If the phrase "Jewish hip-hop" suggests little more than novelty recordings, that's because for a long time that's all it was.
Even though the first prominent whites in rap music were Jews -- including the Beastie Boys, producer and entrepreneur Rick Rubin and members of the group 3rd Bass -- their Jewishness was never much a part of their artistic identity. "It just so happened that they were Jewish," says Bill Adler, who as the founding publicist for Def Jam Recordings worked with the Beasties, 3rd Bass and Rubin. "They weren't Jewish rappers in the sense that they were publicly Jewish."
Instead, the first rappers to play up their Jewish identity did so mainly as shtick. In 1990, a duo calling itself 2 Live Jews released a parody of 2 Live Crew's As Nasty as They Wanna Be called As Kosher as They Wanna Be, which included such tracks as Oy! It's So Humid. Over time, 2 Live Jews were followed by M.O.T. (Members of the Tribe), whose oeuvre included Kosher Nostra, the Woody Allen-ish MC Paul Barman, and a 50 Cent knock-off called 50 Shekel, whose answer to In Da Club was called (what else?) In Da Shul.
Lately, though, things have begun to change. Staten Island-born rapper Remedy, an affiliate of the Wu-Tang Clan, had a minor hit in 2001 with Never Again, a rap dealing with his family and the Holocaust. There are Israeli acts, such as Sagol 59 and the group Hadag Nahash, who rap in Hebrew.
There's the Los Angeles rapper Etan G, who dubbed his debut South Side of the Synagogue, and a Brooklyn crew called the Hip-Hop Hoodios whose lyrics play off their dual ethnicities as Jewish Latinos.
Yet for all their verbal signifying, there's little of Jewish musical tradition in what these rappers do, apart from the occasional sample of Hava Negila. That's one of the reasons Socalled -- the nom de rap of Montrealer Josh Dolgin -- stands apart from the field, for his music relies as heavily on the klezmer tradition of Yiddish folk music as it does on hip-hop rhymes, samples and looped beats.
"It's hip-hop music, it's klezmer music, and it's a combination," Dolgin says of his sound. "My real folk music is hip-hop -- that's what I grew up with as a kid, and danced to and feel at ease and musical and groovy with. And that's what I made for, like, 15 years, just straight-up rap music using machines and loops and samples and drum machines."
Like many kids interested in concocting their own beats from sampled material, Dolgin is an inveterate record collector, and trawled for interesting sounds wherever he could. But when he stumbled onto "these incredible old Yiddish records," his attitude toward music changed dramatically.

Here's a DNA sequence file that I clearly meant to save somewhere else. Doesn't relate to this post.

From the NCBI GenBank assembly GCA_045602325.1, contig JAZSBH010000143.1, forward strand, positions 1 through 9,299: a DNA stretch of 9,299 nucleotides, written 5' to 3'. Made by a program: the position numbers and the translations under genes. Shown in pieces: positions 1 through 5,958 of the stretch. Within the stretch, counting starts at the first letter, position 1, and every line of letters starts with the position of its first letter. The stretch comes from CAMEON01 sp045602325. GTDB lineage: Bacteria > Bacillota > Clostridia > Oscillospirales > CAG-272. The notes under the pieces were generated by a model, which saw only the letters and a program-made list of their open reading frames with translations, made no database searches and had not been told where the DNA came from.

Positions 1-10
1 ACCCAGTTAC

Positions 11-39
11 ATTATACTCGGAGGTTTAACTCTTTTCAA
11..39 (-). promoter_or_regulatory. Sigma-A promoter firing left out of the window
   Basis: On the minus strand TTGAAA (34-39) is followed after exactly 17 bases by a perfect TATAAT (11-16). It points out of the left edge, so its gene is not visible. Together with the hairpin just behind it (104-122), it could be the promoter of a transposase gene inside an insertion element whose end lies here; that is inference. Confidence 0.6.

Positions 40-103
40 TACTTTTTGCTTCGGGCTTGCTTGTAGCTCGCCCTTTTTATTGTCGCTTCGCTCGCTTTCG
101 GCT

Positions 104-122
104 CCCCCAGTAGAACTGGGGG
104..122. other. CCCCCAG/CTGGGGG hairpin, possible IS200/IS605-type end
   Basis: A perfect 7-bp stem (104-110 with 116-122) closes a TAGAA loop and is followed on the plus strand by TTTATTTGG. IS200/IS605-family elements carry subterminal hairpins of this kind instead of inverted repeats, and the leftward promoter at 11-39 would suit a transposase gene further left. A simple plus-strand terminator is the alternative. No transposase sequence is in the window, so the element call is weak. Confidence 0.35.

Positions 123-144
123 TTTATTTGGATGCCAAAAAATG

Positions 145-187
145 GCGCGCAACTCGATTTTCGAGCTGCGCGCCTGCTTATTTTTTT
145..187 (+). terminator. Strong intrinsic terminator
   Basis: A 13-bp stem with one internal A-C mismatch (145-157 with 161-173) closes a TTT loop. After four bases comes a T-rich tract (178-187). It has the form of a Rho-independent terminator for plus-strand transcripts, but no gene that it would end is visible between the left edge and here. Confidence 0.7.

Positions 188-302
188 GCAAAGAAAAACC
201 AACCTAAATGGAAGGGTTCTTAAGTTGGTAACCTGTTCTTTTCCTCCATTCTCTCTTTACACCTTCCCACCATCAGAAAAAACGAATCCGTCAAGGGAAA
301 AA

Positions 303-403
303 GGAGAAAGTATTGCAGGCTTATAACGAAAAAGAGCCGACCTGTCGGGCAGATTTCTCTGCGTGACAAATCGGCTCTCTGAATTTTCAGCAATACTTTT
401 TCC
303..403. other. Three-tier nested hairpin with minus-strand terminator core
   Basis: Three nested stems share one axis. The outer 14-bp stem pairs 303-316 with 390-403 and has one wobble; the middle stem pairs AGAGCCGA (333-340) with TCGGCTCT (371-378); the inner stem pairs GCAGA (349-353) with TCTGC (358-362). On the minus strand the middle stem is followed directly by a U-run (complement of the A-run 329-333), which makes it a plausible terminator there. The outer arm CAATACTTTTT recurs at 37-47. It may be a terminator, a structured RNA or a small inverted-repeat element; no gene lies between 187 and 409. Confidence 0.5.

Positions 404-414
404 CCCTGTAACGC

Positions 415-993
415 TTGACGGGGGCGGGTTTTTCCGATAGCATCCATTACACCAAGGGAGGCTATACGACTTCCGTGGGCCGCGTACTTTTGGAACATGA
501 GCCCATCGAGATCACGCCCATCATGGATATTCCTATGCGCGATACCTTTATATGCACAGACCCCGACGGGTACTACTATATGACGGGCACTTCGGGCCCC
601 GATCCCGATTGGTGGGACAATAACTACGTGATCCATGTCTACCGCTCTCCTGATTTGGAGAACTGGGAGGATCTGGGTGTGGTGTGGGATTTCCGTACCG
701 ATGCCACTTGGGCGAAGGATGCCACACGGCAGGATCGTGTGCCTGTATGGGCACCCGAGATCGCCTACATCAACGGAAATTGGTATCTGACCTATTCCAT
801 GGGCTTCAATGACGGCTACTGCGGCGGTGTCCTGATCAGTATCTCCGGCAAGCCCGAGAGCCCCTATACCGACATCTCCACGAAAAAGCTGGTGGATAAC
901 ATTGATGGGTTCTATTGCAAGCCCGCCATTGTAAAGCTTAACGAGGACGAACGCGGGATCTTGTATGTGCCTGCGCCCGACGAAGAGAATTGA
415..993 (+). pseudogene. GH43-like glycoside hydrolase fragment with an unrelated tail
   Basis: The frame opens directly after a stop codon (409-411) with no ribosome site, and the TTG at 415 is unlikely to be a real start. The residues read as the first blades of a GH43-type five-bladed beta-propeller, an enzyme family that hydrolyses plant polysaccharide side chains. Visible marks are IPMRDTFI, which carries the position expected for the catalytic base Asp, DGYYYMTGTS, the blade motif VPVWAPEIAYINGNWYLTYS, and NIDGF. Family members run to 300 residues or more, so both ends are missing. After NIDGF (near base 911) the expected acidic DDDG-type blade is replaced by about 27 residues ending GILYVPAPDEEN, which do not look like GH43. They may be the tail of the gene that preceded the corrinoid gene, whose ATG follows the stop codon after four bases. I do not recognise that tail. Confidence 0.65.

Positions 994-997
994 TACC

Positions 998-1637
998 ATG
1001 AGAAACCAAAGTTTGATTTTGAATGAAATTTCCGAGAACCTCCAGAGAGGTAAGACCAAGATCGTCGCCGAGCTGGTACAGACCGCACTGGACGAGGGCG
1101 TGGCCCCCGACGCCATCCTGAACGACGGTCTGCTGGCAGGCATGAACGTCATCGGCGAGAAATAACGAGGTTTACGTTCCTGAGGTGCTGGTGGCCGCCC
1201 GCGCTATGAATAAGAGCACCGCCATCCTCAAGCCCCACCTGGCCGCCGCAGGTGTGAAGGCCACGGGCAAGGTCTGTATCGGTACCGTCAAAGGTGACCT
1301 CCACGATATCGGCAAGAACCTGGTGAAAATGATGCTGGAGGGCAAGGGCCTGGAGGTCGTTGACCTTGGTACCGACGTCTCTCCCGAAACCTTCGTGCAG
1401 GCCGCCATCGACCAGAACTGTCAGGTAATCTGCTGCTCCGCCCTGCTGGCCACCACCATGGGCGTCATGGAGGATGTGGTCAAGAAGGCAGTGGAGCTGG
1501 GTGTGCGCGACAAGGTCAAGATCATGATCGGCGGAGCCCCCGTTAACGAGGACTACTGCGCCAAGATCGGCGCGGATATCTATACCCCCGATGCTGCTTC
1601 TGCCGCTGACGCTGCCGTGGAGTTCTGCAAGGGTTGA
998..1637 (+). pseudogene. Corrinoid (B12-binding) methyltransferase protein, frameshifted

Centuries old, Klezmer music arrived in North America with the immigration of Eastern European Jews. It was briefly in vogue during the swing era, earning attention mainly through crossover hits such as the Andrews Sisters' Bei Mir Bist Du Schon -- an adaptation of the Yiddish hit Bay Mir Bistu Sheyn -- and Benny Goodman's And the Angels Sing, but it had been essentially forgotten by the mid-seventies, when it began to revive on the folk circuit.
Dolgin felt an immediate connection with the music. "I never felt that with jazz, or funk or gospel or salsa or whatever were the types of music that I played," he says. "Even hip-hop. And [in hip-hop]you're trying to represent yourself, to speak and present a reality to people. But I couldn't really represent with the hip-hop, because I wasn't black -- I was this weird white kid from the country."
While discovering an ethnic identity through klezmer, Dolgin was also forging a new musical framework. "Once I found those records, I just wanted to chop them up, sample them, reference them," he says. "But in so doing, it made me learn about how to play actual traditional music. I had to learn how to be conversant in the style."
He's succeeded admirably. Taking the stage with an Akai sampler and an accordion, Dolgin confounds the image of both rapper and klezmer musician, but his music is strong enough that he has collaborated both with Wu-Tang rapper Killah Priest and virtuoso klezmer clarinetist David Krakauer.
"He's a guy who's equally influenced by black-American urban music as well as Jewish music," says mandolinist Eric Stein, a member of the Toronto klezmer group Beyond the Pale and an occasional collaborator of Dolgin's. "Josh's music is something that deserves a great amount of attention, because it's something I think is totally accessible to people whether they're interested in Jewish music or not. It's just good music."
Socalled performs tonight in Toronto with Beyond the Pale at the Drake Underground, 1150 Queen St. W. (416-531-5042).